The Early Stage – Preflop

The early stage of a tournament is very similar to a cash game. The stacks are still very big in relation to the blinds. The main difference to a cash game is that we normally can’t re-buy in a tournament. For this reason, in tournaments it’s much more important not to lose all of our chips in a single hand, because this would mean elimination from the tournament.

Playing style: tight is right

Many inexperienced players think that they can play even marginal hands in the early phase of a tournament as the blinds are still very low and they can see the flop cheaply. This way of thinking is wrong! In fact, the opposite is correct. There is little or no reason to play marginal hands, precisely because the blinds are still small in relation to the stacks. We play this phase extremely tightly, i.e. we only play our good hands, thus exploiting the loose style of our opponents.

When we are in early position at the table, we should look to play only premium hands such as JJ, QQ, KK, AA and AK. If we concentrate on these hands, we will often be able to knock one or two bad players out of the tournament, simply by virtue of having the better hand. In later positions we can also play smaller pairs and suited connectors such as 7♥6♥.

A common mistake is playing cards that are easily dominated against raises from an early position. This occurs most often with hands such as AQ, KQ and AJ. These hands are weak when we are playing them against hands that are typically raised in early position (EP).

The tight game usually has two objectives:

  1. Enter the pot as favourites and win our opponents’ chips. Good starting hand selection makes our decisions in later rounds of betting considerably easier.
  2. Create a suitable image for the later phases of the tournament. Playing tight early on means, when the blinds are higher, we’ll have the image of a “rock” who plays only the really good hands, which will enable us to play a steal or a bluff.

There is one problem with this way of playing: when we are dealt good hands, we often get less action from our opponents. If a player continually folds and raises only once every twenty hands, even the most unobservant of opponents will become suspicious and fold the weak hands they would normally have resisted folding against other players.

Although this type of game is generally to be recommended, it does have a further disadvantage for good and very good players. They could make something out of weaker hands such as smaller pairs, (eg. 4♦4♣), or high Broadway cards (e.g.A♠Q♠).

The optimum type of game thus includes playing a few hands – small Broadway hands and suited connectors – in late position that are not quite as strong but which nevertheless have potential.

Small Pairs

Pocket pairs from 22 to 99 can rake in a respectable number of chips as soon as they become a set. If we don’t hit a set, though, these hands are worth nothing. With cards like these we try to see the flop cheaply and hope for a set. “Cheaply” means that we either limp if we are in middle or late position or are one of the blinds, or that we even call a raise up to a maximum of a tenth of our stack if we are in late position. In early position we always fold because, out of position and preflop, small pairs are too weak to hold out against a possible raise.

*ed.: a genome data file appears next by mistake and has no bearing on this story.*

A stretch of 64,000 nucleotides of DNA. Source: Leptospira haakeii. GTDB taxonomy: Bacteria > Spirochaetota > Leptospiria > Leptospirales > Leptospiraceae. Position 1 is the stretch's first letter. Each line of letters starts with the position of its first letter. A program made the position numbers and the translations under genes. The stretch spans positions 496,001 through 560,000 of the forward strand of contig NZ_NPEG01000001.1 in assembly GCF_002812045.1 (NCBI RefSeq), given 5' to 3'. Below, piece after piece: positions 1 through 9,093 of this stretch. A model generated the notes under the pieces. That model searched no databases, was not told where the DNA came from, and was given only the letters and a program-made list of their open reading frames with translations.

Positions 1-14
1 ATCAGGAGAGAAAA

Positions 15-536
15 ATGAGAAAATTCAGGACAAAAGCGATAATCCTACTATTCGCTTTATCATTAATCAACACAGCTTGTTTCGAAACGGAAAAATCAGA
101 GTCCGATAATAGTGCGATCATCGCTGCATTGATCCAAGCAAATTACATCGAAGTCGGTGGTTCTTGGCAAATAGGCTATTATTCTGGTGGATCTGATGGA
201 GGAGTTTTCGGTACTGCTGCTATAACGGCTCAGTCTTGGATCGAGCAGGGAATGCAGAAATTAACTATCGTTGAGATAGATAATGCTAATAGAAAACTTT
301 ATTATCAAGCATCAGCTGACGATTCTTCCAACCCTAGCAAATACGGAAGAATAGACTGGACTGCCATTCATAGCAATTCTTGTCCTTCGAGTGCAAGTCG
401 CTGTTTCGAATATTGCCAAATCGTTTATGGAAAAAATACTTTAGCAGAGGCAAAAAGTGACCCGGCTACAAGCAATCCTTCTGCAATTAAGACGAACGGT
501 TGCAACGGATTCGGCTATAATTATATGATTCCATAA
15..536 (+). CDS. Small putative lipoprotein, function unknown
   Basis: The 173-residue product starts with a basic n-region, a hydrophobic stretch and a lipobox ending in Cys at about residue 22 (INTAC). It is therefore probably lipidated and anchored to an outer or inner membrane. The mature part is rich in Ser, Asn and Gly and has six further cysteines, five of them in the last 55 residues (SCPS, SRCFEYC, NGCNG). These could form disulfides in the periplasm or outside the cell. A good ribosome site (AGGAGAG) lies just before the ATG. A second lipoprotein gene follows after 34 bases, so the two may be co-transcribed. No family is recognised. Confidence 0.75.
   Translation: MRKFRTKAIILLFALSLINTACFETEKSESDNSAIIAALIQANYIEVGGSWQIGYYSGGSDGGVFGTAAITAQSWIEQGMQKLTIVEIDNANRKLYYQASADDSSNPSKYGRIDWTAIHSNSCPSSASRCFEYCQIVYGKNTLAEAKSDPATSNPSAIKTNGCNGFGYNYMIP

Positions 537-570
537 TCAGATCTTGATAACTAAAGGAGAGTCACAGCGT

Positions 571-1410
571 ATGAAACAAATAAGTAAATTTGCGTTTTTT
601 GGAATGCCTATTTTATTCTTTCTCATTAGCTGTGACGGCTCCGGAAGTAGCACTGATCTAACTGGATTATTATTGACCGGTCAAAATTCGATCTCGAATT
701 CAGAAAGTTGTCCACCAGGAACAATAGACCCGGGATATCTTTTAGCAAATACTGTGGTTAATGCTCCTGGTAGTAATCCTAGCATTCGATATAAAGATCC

High Pairs

Pocket pairs from TT to AA should always be raised preflop, not only because they can make us a lot of money, but also because they need to be protected by a raise so that our opponents aren’t able to improve their hands cheaply.

If players before or after us raise more than once then we can fold hands such as TT and JJ, and even if there is only a single raise after ours we should consider folding this hand and waiting for a better opportunity. However, this decision depends largely on the opponent.

Big Broadway cards

A-K and A-Q are also strong hands, similar to high pairs, and should correspondingly be played similarly preflop – AK like aces and kings, and AQ like a pair of tens, for example.

Small Broadway Cards

Small Broadway cards such as A-T, K-J, Q-T, J-T must be played with extreme caution in this phase of a tournament.

The first rule is: if the small Broadway cards are not suited, or if there has already been a raise, then fold! An exception would be the situation in which we are in late position with six players ahead of us who only paid the big blind or called a minimum raise: then, naturally, we could also play. The big problem with these hands is that they are often dominated by better hands.

For example, K♦Jd] or K♣Q♣ will seldom win against hands such as A♠J♥ or A♣Q♦ . With small Broadway hands we mainly want to hit monsters like straights or flushes, which is why it’s important to see the flop cheaply with these hands. If we only hit a weak pair or not at all then we can quickly fold.

Suited Connectors

Hands like 6♥7♥, or even J♠9♠, can be played similarly to small pairs. Obviously we are speculating on a flush or a straight here.

Other Starting Hands

All starting hands not listed above are folded without exception.

Stealing the Blinds

In the early phase of a tournament, the blinds are unimportant as they are very small in relation to our stack. In the early phase of a normal PokerStars tournament we have a stack of 1,500 chips and the blinds are 10/20. In other words, we have 75BBs, and winning the blinds increases our stack by only 2%. And this must be seen in conjunction with the risk of losing a lot of chips if we go wrong.

For this reason, we should pass up on stealing the blinds with weak and marginal hands in the early phase of a tournament. However, this does not mean that we shouldn’t attack the blinds when we have stronger hands such as pairs, aces with strong kickers and suited connectors.

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The Early Stage – Post-Flop